‘commentaries’ Category

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Informed opinion about something relevant to math, computing, or the MCS dept.


Analyzing Electronic Poll Books

I used my 2010-2011 sabbatical to delve into the application of computer technology to election administration, specifically what are known as “electronic poll book” systems. I’ve continued working on this since, with the latest outcome being a guest post on Bluestem Prairie showing that the “Center of the American Experiment’s claims for photo ID cost […]

How Not to Document Your Sources

One of the fundamental skills of the scholar is documenting sources. I have a duty to emphasize that in the First Term Seminar course I’m teaching this fall. Conveniently, one of the texts we’ll be reading provides a perfect example of how not to do it, as I just discovered. John Fund’s Stealing Elections: How Voter […]

Explorations in generative design

Nervous System is a fantastic experimental design studio unlike most others. They use new technologies to reinterpret natural phenomena, prototyping and mass-producing 3d objects such as light fixtures, jewelry and sculpture from mathematical processes. Most of their designs look as if they were copied from a biology book because, in a way, they were. Various […]

Musings on John McCarthy’s Death

Although John McCarthy died only two days ago, enough words have already been written to render any more superfluous. Yet I can’t resist some personal musings. The very name of this blog, MCS, is a good starting point: the blog of a department of “Mathematics and Computer Science.” Often I’ve been asked why computer science […]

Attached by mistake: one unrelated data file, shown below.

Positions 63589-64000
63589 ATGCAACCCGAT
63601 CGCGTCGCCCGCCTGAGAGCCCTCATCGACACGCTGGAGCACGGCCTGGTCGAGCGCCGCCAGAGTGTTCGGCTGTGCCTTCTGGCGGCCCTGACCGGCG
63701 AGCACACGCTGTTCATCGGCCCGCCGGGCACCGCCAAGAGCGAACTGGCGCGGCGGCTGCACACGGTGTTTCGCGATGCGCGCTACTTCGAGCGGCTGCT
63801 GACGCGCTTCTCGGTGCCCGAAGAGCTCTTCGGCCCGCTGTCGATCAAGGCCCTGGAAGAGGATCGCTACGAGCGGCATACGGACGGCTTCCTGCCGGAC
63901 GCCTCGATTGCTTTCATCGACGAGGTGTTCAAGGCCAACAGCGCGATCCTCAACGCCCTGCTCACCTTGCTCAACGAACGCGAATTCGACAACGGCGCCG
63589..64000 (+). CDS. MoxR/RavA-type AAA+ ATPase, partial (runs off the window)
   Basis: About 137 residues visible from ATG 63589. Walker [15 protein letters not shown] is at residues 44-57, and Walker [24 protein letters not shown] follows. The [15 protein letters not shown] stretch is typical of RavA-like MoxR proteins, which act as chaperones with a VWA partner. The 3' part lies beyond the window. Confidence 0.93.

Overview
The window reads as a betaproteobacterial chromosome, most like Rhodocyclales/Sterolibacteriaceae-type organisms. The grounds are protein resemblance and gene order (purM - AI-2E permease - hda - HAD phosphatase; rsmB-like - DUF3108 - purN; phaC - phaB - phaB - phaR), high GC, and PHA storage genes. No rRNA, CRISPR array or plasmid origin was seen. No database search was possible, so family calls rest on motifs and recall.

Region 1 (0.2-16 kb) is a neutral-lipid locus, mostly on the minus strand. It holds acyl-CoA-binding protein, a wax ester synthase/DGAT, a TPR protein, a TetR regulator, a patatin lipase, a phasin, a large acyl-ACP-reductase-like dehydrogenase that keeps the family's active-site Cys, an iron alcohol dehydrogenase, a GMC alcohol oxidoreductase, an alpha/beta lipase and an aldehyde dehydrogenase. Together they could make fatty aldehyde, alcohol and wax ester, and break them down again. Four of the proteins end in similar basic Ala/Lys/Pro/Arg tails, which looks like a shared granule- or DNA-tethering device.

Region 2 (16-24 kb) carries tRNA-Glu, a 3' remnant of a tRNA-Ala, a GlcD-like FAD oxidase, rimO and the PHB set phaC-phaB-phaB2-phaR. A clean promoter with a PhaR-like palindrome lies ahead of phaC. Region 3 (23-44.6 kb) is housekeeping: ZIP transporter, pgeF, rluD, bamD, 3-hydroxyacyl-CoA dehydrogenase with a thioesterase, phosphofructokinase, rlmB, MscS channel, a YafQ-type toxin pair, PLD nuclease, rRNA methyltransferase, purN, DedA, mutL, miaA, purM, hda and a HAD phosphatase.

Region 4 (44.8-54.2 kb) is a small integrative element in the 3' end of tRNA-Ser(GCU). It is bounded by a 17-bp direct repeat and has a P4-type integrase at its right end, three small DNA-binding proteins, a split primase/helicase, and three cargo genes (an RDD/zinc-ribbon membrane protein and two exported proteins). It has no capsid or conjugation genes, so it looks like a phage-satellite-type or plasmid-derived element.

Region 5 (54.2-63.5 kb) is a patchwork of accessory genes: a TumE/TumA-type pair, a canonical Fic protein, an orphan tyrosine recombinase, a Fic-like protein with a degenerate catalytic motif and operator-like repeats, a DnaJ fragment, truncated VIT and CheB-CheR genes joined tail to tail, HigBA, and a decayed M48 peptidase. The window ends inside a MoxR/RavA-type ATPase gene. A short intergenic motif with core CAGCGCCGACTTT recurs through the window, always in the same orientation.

Mathematical communication and the law

Students who study math or computer science learn to communicate precisely, which can serve them well even in other areas. For example, some of our alumni have become successful lawyers. A remarkable story about a court case is a good illustration of why precision matters. I’m reminded of one of the peculiarities of mathematical communication, […]

Computational Artists

I had the pleasure of attending the FlashBelt conference on interaction design, architecture and computer generative art.   What is computer-generative art?  Using computers to write tools to create art.  Within these tools are algorithms and interactivity designated to translate images in new ways, to recursively add geometry, and even to translate soundwaves into visuals. […]

Mandelbrot sets. Up close and 3D

Recursive algorithms are pretty to look at alone based on their simplicity and power.  Fractals drive this home on a visual level, though historically they’ve focused more on how to fit every color of the rainbow and less on the intricate forms within. All this has changed thanks to this stunning site which reveals incredibly […]

British PM’s Apology Regarding Alan Turing

The British Prime Minister, Gordon Brown, has released a statement apologizing for the “appalling” treatment of Alan Turing.  Turing made many important contributions as a mathematician, including laying some of the major foundations of the field of computer science.  Brown’s statement shortchanges these accomplishments by focusing only on Turing’s role in breaking German cyphers during […]

Which one of these majors is not like the others?

The Star Tribune interviewed a bunch of Gustie seniors. Who was the only one with a job lined up? Computer Science major Tom Wick. Of course, you have to take anecdotal evidence with a grain of salt. But broader evidence suggests some points consonant with Tom’s experience. Computer science majors are subject to booms and […]

Jefferson and the Internet

I just finished reading a delightful, trim, recently published book, In Search of Jefferson’s Moose: Notes on the State of Cyberspace, by David G. Post.  This book uses Thomas Jefferson as a guide for thinking about the Internet: both what it is like and how it ought to be governed.  The resulting mix of Jeffersoniana […]